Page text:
If you live in Ohio, coyotes live amongst you. Coyotes call all 88 counties of Ohio home. Coyote breeding season is from January — March and you may notice sightings have been more frequent lately. That’s because coyotes are more active during this time and may be emboldened. They aren’t only on a continuous prowl for food, they are looking for love.
Coyotes are opportunistic omnivores. They prefer small mammals, but will eat fruit, seeds, reptiles, and plants. It’s important to keep small pets like cats and little dogs away from coyotes. They may be viewed as prey. Big dogs may be perceived as a threat and if a male feels his mate is threatened, he may not hesitate to be aggressive.
Traditionally, coyotes roamed rural fields and forests, but as houses, buildings, and roads began to encroach their natural habitat, they have become common in suburban and urban areas like Columbus, Cincinnati, and Cleveland. These highly adaptable animals have learned to survive — and thrive — in almost any habitat.
Last fall, residents of Fairfield asked for city council to do something about the coyotes after multiple pets were killed or injured in the area. Early this month, Brett Beatty, Wildlife Management Supervisor with Ohio DNR, educated a packed Fairfield city council on how to minimize conflicts with coyotes. Beatty stressed the importance of keeping coyotes instinctually afraid of humans.
“You want to provide them with some kind of negative stimulus, and you want them to recognize it,” Beatty said. He suggested using air horns, keeping porch lights on, and not leave pets unattended outside.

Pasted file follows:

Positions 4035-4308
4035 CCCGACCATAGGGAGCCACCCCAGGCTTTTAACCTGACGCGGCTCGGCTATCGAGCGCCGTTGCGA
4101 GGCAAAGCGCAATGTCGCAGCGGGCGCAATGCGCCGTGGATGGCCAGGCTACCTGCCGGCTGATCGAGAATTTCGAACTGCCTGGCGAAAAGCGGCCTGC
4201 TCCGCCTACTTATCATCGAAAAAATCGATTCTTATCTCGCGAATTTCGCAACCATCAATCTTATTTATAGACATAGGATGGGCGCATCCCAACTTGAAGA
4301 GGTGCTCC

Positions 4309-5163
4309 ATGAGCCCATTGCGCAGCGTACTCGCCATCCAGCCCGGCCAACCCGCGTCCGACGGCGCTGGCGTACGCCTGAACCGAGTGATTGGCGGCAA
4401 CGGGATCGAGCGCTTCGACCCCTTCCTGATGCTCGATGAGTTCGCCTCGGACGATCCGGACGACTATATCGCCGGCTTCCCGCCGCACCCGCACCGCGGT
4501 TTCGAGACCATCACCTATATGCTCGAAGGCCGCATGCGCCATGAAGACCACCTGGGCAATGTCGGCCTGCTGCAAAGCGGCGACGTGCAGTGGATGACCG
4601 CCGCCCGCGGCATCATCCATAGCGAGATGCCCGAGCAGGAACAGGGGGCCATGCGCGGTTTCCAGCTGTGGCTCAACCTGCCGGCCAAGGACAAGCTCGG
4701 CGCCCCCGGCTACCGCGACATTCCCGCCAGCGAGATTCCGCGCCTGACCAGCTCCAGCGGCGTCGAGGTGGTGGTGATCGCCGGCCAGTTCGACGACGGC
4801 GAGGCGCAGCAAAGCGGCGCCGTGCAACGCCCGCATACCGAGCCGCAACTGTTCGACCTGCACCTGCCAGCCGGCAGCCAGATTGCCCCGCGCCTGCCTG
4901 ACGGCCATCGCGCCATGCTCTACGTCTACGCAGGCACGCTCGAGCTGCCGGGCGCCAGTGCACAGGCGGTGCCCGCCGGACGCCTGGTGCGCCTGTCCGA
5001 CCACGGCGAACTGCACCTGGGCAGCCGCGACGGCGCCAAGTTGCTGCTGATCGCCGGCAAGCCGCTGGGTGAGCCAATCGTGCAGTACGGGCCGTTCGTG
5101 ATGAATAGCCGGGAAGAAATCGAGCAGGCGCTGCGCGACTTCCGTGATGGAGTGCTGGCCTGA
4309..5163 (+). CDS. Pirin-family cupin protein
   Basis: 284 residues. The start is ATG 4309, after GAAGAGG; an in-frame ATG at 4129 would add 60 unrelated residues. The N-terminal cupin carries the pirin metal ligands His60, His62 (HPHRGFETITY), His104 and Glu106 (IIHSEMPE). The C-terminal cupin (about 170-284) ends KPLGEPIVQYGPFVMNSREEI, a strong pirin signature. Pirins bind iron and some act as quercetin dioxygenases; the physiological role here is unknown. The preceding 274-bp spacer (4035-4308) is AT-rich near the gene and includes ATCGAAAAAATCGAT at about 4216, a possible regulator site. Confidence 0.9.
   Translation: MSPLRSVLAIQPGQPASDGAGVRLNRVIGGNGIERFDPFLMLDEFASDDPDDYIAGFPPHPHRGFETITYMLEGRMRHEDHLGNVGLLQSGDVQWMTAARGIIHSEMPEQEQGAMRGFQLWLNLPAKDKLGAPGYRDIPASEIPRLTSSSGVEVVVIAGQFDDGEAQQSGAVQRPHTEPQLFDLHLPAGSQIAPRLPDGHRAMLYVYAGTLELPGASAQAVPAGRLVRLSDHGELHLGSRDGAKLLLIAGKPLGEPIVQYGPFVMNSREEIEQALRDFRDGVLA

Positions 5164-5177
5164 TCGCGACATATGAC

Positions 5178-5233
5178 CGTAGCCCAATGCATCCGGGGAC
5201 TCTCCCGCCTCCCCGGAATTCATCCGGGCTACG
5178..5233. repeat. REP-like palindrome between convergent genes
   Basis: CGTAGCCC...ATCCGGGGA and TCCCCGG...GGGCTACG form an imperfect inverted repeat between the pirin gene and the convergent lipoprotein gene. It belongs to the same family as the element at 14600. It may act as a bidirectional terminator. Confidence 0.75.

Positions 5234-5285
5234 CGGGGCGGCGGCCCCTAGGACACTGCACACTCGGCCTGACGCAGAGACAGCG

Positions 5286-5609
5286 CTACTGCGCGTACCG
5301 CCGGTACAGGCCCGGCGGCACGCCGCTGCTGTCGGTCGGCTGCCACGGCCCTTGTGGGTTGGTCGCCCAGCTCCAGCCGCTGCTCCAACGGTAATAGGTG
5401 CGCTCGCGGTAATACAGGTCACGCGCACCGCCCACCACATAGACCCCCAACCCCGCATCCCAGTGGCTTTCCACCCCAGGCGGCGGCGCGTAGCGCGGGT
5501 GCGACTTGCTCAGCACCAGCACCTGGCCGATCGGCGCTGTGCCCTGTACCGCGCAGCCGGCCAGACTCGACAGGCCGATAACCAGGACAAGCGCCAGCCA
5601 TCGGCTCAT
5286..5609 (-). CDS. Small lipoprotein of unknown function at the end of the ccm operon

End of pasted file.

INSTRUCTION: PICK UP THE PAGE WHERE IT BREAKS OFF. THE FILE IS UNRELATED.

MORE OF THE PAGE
While coyote attacks are extremely rare, the video of a recent incident in California where a coyote tried to drag a two-year-old girl off by the leg when she was outside her home has a lot of people rattled. Many people remember three years ago when Columbus police officer, Officer Tripp, checked on a stranded motorist on an exit ramp off I-70. A coyote came out of nowhere and bit him several times. When back-up arrived, the daring coyote came back. A taser was not enough to tame it and it had to be humanely put down.
Don’t underestimate the wily coyote. A fence around your property will not keep a coyote out. They are very good diggers, can climb a chain-link fence using their back feet, can scale walls, and have been seen jumping an 8-foot fence. These all-around athletes can run up to 43 mph and swim well for at least a half mile.
You may not realize it when a coyote is near. Last fall, a Trenton Police Department was called to a home that had an unexpected visitor. Earlier that day, the family left the door open as they packed a vehicle in preparation for a trip. Unbeknownst to them, a coyote slipped in and hid behind the toilet. Several members of the household used the bathroom before the interloper was discovered.
To avoid coyote encounters, make your property or dwelling space undesirable to coyotes. Secure your garbage cans with an animal-proof lid. Bird feeders attract small rodents and birds which may be a perfect area for a coyote to linger. Coyotes aren’t above eating birdseed and can wreak havoc on your feeding station. Use a short leash when taking pets outside and don’t leave them unattended. Don’t leave pet food outside.
Coyotes are shy, but curious. It’s important for them (and us) to be instinctually wary of humans. That’s why it is vital people never try to feed, pet, or tame them. If a coyote gets too close, don’t run. It may trigger its chase instinct. Instead, make eye contact, yell, and wave your arms.
If you come across a coyote unfazed by humans or exhibiting aggressive behavior such as stalking, growling, or chasing, report it to your local authorities or the Ohio DNR.
If you have tips to deter coyotes from getting too close to you or your pets, I’d love to read your advice in the comments!
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